The opposite of uncertainty is not a certainty; it’s presence. Instead of imagining a scary and unknown future, we can bring our attention to our breath. From there, we can check in with ourselves. Every time we wash our hands, for example, we could ask ourselves: How are you doing right now?

Notice what emotions you are feeling, and wherein your body you feel those emotions. Bring curiosity and acceptance to your experience (see #1).

Even when it feels like everything is out of our control, we can still control what we pay attention to. We can turn off our alerts to keep the news or social media from hijacking our awareness. We can drop our ruminations and negative fantasies by attending to what’s actually happening in our inner world, right now, here in the present.

Attending to what is happening within us at any given moment keeps a crappy external reality from determining our inner truth. It allows us to cultivate calm, open-mindedness, and non-reactivity.

6. Stop looking for someone to rescue you

When we act as though we are powerless, we get trapped in narratives that leave us feeling angry, helpless, and trapped. And we start hoping other people will save us from our misery.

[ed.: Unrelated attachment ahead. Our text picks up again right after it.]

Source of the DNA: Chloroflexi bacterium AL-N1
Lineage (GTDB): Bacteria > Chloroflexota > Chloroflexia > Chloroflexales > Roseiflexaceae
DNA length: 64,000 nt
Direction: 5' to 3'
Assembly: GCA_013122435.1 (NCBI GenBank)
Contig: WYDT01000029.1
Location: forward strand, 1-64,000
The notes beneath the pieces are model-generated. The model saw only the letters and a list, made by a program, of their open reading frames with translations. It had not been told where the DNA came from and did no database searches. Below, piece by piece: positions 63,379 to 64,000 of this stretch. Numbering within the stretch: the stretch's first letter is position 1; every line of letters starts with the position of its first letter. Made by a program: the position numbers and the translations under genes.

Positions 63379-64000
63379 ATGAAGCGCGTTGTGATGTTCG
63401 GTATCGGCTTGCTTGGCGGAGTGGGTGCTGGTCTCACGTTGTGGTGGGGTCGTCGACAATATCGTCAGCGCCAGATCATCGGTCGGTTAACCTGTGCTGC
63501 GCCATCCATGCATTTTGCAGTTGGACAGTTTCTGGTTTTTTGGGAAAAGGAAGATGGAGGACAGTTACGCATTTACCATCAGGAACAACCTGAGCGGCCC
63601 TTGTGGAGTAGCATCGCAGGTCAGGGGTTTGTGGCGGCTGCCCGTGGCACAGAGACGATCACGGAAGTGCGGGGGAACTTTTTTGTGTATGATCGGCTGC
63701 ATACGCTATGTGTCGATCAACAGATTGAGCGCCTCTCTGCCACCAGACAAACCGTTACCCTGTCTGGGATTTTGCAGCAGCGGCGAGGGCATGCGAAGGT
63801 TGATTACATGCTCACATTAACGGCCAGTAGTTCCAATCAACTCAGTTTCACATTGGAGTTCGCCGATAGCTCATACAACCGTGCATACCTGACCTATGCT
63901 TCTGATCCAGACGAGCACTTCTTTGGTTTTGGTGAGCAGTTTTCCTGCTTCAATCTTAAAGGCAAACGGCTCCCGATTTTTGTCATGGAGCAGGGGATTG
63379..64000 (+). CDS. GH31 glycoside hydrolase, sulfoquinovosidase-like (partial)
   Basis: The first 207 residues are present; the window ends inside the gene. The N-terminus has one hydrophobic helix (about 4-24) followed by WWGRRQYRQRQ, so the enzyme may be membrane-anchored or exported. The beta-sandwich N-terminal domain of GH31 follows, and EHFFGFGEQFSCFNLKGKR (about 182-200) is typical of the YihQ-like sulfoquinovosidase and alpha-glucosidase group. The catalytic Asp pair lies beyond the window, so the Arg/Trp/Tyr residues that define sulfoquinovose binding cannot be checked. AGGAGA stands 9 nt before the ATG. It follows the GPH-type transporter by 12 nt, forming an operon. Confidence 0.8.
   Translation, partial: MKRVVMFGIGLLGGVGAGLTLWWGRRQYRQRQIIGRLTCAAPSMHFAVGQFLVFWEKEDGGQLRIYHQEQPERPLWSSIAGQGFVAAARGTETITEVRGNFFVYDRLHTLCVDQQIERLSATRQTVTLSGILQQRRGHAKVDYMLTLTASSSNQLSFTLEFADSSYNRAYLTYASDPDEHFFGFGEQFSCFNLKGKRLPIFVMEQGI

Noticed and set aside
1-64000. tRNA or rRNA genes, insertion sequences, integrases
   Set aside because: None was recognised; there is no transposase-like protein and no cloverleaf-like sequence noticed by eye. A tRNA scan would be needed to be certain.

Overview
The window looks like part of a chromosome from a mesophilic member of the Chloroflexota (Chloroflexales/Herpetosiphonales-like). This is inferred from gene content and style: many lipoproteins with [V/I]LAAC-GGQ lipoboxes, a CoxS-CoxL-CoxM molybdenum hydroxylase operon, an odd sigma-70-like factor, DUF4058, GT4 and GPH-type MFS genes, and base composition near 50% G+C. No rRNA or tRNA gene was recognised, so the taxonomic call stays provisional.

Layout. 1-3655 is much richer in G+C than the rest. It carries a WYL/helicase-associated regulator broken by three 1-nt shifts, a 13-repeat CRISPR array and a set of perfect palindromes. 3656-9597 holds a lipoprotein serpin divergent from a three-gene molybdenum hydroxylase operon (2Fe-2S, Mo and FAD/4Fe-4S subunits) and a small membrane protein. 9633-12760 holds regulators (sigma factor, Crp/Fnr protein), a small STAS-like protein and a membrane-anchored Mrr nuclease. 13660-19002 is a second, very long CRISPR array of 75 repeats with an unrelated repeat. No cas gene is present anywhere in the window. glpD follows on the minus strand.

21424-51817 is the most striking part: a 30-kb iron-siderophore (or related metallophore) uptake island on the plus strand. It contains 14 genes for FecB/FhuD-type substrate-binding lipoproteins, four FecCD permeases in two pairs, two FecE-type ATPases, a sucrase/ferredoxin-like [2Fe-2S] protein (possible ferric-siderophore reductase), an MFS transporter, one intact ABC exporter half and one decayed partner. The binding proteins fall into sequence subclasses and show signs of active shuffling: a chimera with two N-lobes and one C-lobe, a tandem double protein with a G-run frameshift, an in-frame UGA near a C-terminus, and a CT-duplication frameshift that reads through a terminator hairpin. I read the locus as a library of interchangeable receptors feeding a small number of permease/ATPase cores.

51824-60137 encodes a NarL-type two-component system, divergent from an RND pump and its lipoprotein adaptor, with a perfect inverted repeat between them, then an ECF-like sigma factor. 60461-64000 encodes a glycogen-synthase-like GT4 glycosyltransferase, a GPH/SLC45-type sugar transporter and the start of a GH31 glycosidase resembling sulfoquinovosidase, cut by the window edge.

Although it can feel good when others dote on us, most rescuers don’t really help. Our friends might want to save us—because helping others makes people feel good—and their intentions may be noble. But rescuers tend to be better enablers than saviors. If we stay stuck, they get to keep their role as our hero, or they get to distract themselves from their own problems.

Rescuers tend to give us permission to avoid taking responsibility for our own lives. On the other hand, emotionally supportive friends (or therapists) see us as capable of solving our own problems. They ask questions that help us focus on what we do want instead of what we don’t.

“Uncertainty is the only certainty there is”

―John Allen Paulos, mathematician

In short: To best cope with uncertainty, we need to stop complaining. When we drop our fixation on the problem, we can focus on the outcomes we desire. How can we make the best of this mess? What can we gain in this situation? 

When we take responsibility for our lives, we trade the false power of victimhood for the real power that comes from creating the life we want.

7. Find meaning in the chaos

Social psychologists define meaning, as it applies to our lives, as “an intellectual and emotional assessment of the degree to which we feel our lives have purpose, value, and impact.” We, humans, are best motivated by our significance to other people. We’ll work harder and longer and better—and feel happier about the work we are doing—when we know that someone else is benefiting from our efforts.

For example, teens who provide tangible, emotional, or informational support to people in crises tend to feel more strongly connected to their community. Research shows that we feel good when we stop thinking about ourselves so much and support others.

When we see something that needs improvement, our next step is to recognize what we personally can do to be a part of the solution. What skills and talents (or even just interests) can we bring to the issue? What really matters to us, and how can we be of service?